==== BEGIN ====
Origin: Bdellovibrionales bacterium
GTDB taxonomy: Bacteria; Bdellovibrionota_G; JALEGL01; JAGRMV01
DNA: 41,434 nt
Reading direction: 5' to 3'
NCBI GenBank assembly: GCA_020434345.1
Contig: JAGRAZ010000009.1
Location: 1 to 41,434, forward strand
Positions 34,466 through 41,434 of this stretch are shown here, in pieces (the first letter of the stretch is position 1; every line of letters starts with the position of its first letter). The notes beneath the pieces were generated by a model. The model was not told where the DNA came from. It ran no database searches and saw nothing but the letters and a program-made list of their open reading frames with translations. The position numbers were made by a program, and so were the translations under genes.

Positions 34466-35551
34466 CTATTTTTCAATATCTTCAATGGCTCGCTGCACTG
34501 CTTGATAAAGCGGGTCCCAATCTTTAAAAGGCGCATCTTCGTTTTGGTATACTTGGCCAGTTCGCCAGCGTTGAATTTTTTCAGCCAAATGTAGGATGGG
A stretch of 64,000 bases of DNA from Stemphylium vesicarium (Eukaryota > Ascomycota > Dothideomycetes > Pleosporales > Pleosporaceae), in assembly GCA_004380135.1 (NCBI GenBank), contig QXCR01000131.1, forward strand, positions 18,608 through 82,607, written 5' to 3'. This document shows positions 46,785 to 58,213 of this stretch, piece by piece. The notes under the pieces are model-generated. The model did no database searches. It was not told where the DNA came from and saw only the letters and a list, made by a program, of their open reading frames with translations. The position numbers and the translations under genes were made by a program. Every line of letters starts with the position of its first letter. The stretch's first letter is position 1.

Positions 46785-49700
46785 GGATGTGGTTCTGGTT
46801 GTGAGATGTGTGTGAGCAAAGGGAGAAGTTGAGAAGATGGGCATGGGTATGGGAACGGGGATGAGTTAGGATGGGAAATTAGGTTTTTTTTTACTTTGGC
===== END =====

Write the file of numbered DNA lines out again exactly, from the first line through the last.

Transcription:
Origin: Bdellovibrionales bacterium
GTDB taxonomy: Bacteria; Bdellovibrionota_G; JALEGL01; JAGRMV01
DNA: 41,434 nt
Reading direction: 5' to 3'
NCBI GenBank assembly: GCA_020434345.1
Contig: JAGRAZ010000009.1
Location: 1 to 41,434, forward strand
Positions 34,466 through 41,434 of this stretch are shown here, in pieces (the first letter of the stretch is position 1; every line of letters starts with the position of its first letter). The notes beneath the pieces were generated by a model. The model was not told where the DNA came from. It ran no database searches and saw nothing but the letters and a program-made list of their open reading frames with translations. The position numbers were made by a program, and so were the translations under genes.

Positions 34466-35551
34466 CTATTTTTCAATATCTTCAATGGCTCGCTGCACTG
34501 CTTGATAAAGCGGGTCCCAATCTTTAAAAGGCGCATCTTCGTTTTGGTATACTTGGCCAGTTCGCCAGCGTTGAATTTTTTCAGCCAAATGTAGGATGGG
A stretch of 64,000 bases of DNA from Stemphylium vesicarium (Eukaryota > Ascomycota > Dothideomycetes > Pleosporales > Pleosporaceae), in assembly GCA_004380135.1 (NCBI GenBank), contig QXCR01000131.1, forward strand, positions 18,608 through 82,607, written 5' to 3'. This document shows positions 46,785 to 58,213 of this stretch, piece by piece. The notes under the pieces are model-generated. The model did no database searches. It was not told where the DNA came from and saw only the letters and a list, made by a program, of their open reading frames with translations. The position numbers and the translations under genes were made by a program. Every line of letters starts with the position of its first letter. The stretch's first letter is position 1.

Positions 46785-49700
46785 GGATGTGGTTCTGGTT
46801 GTGAGATGTGTGTGAGCAAAGGGAGAAGTTGAGAAGATGGGCATGGGTATGGGAACGGGGATGAGTTAGGATGGGAAATTAGGTTTTTTTTTACTTTGGC